Meena, Shasta and I moved back to India from the US a few days back with bags and no baggage! With most of my family in the states, this was one tough decision to take and it has been on our minds for the last three to four years. Our 2018 vacation in Uganda solidified our resolve to enter the Foreign Service and work towards a more holistic life that involved sustainable travel. During one of those long car rides, we decided it was time and planned to ‘initiate exit procedures’ right after our vacation. Just as we were finalizing things back in the US, we’d realized that we would be having Shasta that year and decided to push the move to next year. Come 2019, once we had Shasta’s paperwork in place and she was ready to fly, we head back to Uganda to spend a few months there with Meena’s father and finally made our way to India with a short stay in Dubai.

I resigned from WTW in April and decided to take some time off to spend with Shasta. She’s growing way too fast and I am beyond thrilled that I am able to spend some real quality time with her and Meena. On the work front, working towards the FS career, I passed the IMST test in May and am very optimistic of a call for the Oral Assessments. Though with anything in the foreign service, this is going to be one long shot and highly likely it’s going to be at-least a year for things to start shaping up. Spinning in tandem, I have an interim offer for a job in the U.S Embassy in Kampala. The security clearance is currently underway for over 10 months now and I am now cutting it wee closer to the September deadline. Fingers crossed! In the interim, I’ve been helping few universities in Uganda with their branding and plan to kick-start online test-prep courses for the GRE and SAT through W2SG. There’s another opportunity in Maine, U.S. that I might explore a few months down the lane.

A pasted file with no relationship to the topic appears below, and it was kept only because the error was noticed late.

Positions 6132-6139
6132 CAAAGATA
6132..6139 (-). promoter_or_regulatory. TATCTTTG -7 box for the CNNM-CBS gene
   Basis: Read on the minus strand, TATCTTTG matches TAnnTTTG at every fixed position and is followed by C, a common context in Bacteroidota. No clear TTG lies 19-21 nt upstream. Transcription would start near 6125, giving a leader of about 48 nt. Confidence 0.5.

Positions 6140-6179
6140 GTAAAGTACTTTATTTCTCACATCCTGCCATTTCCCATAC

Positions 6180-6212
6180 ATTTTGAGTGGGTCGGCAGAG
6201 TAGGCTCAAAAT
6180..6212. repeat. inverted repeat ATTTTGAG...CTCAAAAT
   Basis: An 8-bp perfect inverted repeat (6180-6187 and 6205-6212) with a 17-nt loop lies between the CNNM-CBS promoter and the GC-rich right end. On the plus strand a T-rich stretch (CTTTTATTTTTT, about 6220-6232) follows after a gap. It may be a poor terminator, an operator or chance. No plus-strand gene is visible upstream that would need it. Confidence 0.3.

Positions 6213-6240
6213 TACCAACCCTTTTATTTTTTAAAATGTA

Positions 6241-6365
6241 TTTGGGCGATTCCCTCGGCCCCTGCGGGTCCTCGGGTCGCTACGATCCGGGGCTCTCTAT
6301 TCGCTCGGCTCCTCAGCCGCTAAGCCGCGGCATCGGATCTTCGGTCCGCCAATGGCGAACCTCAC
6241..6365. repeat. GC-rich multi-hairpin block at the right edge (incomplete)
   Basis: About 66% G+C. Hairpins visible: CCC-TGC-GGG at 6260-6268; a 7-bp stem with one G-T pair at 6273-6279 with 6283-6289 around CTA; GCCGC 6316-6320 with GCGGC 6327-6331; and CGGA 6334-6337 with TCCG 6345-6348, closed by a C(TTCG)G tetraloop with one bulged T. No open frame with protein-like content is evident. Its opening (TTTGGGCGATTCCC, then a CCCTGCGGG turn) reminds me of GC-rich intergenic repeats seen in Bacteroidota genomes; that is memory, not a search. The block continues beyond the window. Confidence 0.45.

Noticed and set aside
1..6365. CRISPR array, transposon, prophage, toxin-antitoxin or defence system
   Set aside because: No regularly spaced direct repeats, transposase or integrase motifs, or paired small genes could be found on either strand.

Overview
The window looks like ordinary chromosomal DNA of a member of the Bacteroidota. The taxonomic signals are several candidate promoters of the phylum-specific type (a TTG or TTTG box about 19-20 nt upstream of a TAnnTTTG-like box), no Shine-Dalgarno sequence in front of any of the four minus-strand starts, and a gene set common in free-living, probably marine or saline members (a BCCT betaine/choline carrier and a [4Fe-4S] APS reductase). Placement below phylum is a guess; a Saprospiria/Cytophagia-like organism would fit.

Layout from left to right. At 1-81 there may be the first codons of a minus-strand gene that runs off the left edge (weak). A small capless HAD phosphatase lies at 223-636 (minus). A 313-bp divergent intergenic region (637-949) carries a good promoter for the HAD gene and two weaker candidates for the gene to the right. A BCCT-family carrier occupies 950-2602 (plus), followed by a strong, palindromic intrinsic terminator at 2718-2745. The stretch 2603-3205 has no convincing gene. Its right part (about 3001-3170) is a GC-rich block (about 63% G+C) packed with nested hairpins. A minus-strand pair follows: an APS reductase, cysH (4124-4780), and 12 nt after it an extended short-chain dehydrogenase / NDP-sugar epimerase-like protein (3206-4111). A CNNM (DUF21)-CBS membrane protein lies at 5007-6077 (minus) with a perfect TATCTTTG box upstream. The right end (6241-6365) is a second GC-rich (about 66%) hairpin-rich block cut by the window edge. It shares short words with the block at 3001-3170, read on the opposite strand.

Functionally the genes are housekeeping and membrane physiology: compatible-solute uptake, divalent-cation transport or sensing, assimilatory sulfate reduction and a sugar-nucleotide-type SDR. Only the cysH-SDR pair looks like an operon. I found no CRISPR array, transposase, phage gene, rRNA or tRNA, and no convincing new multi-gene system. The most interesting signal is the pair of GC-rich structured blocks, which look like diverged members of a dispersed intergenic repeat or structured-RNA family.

The rest of 2019 is going to be as fluid as the last few months have been and I trust things will start shaping out soon. The other day, I was telling Meena how straightforward this all looks in retrospect – we were mulling over it over several interspersed discussions across years and all it takes is a few hours for one to uproot, move and get settled to a new normal! Friends and family keep asking us if our move to India is permanent. We tell them it’s ‘For good, for now’. I coined that phrase not knowing any better way to describe the shift we’re going through and the more I think of it, the more I like it! At the least, it does make the discussion a bit lighter!